Babymetal is one of those bands. You either like them, or you hate them. Perhaps you secretly like them and trash talk others who like them to make yourself seem more metal. Well, they might not be my cup of tea, but if something brings you joy, and it doesn't hurt anyone, hell yeah, love it and be happy. When my friend Nathan Seibert posted about how he was going to their concert in Seattle at the Paramount on Oct. 16, instead of teasing him, I asked him to give me a concert report and tell me what they bring to the stage. Well, I must say, after what Rob Zombie said about the band, and Nathan's tale, I might have to check them out one day ... wearing a disguise. Here's Nathan's concert report:

      Babymetal is a Japanese metal band that mixes heavy  instrumentation with J-pop to create what they call "kawaii metal," and I've been a fan since 2014, when my dad showed me the "Gimme Chocolate" video. Initially it was hilarious, but after I listened to their first album, I became hooked. So when my wife surprised me with tickets to see them at the Paramount Theater in Seattle, it was not only a check off my bucket list, but a dream come true. I was shocked at the line of people that stretched down the block and curved around the corner and over the bridge. All sorts of people came to see them perform, from heavy metal fans to cos players in maid outfits and cat ears, and even a few middle-aged couples mixed in with us. As the band opened up with "Megitsune," each member stood near the back of the stage wearing masks. This is to give enough room for the center of the performance, which is the three young ladies who march out and take their place at center stage. Suzuka Nakamoto, Su-metal, is the lead singer and dancer, while Moa Kikuchi, Moametal, and a backup dancer that they call an "Avenger," will dance a routine for each song.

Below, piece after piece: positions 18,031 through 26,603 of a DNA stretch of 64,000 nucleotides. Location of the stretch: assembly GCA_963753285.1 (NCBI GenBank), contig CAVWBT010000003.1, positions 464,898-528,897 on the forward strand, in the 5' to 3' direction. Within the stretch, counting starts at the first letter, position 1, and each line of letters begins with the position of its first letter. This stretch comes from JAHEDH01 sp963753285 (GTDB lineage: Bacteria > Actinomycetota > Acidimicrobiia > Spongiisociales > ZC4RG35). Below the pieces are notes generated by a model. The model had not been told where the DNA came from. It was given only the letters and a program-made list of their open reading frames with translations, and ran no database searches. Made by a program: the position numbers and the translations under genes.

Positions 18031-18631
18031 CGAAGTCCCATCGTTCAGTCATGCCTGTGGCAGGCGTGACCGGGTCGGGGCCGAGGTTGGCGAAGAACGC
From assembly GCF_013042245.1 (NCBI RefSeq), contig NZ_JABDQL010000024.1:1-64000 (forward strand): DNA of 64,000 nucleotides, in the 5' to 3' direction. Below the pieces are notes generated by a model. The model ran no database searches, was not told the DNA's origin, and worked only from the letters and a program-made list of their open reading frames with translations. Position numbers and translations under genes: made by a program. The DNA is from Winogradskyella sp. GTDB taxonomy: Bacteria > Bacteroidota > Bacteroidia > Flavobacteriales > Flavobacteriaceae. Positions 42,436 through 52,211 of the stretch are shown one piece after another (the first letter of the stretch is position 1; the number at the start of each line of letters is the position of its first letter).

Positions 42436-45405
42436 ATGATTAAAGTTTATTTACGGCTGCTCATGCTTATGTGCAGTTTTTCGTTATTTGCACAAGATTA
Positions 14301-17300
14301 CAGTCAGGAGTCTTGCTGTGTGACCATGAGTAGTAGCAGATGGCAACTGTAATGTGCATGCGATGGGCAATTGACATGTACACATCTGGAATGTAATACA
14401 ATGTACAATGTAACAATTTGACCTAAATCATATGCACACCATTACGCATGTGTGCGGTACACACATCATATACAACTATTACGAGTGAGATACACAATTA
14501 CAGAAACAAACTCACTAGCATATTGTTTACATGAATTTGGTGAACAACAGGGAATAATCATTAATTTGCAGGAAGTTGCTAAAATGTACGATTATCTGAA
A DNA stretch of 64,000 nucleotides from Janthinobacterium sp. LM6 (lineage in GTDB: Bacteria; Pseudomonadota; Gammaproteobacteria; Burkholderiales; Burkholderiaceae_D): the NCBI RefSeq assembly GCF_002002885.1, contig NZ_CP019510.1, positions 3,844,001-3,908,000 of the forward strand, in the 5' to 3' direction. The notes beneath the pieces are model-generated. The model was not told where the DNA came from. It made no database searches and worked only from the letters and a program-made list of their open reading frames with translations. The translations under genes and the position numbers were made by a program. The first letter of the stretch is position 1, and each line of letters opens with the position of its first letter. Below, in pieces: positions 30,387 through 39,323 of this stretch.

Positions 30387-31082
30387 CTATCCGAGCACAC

It was amazing to be surrounded with such high energy coming off from not only the band, but the audience as well. From the moment they began they gave it their all, never missing a single beat, and the best part was that you could tell they were having fun. We all were, headbanging and screaming, and singing along when prompted by Su-metal. No one was disruptive apart from the occasional crowd-surfer, and I swear that one guy tried to throw his boxers on stage. But the band never stopped for a single second.

 

     A lot of people ask me if I understand what they are saying, to which I honestly answer, "Not a clue." But I don't need to understand to rock out. It's the purest form of music to me. I'm not swayed by their lyrics, but by the very music that they play and scream and dance to. It was a night that I won't forget.
- Nathan Seibert

When I asked him, what the one thing the band did that blew him away, he responded:

During the song "The One," which is sung entirely in English, she asked everyone in the audience to turn on their phone lights. It illuminated the entire theater. I went on YouTube and looked at quite a few more videos of them doing that same song, and found out that we were the only concert where she told the audience to turn their lights on. That's really cool to me.
- Nathan Seibert

Check out a few pictures that Nathan captured in the gallery below.

Baby Metal Seattle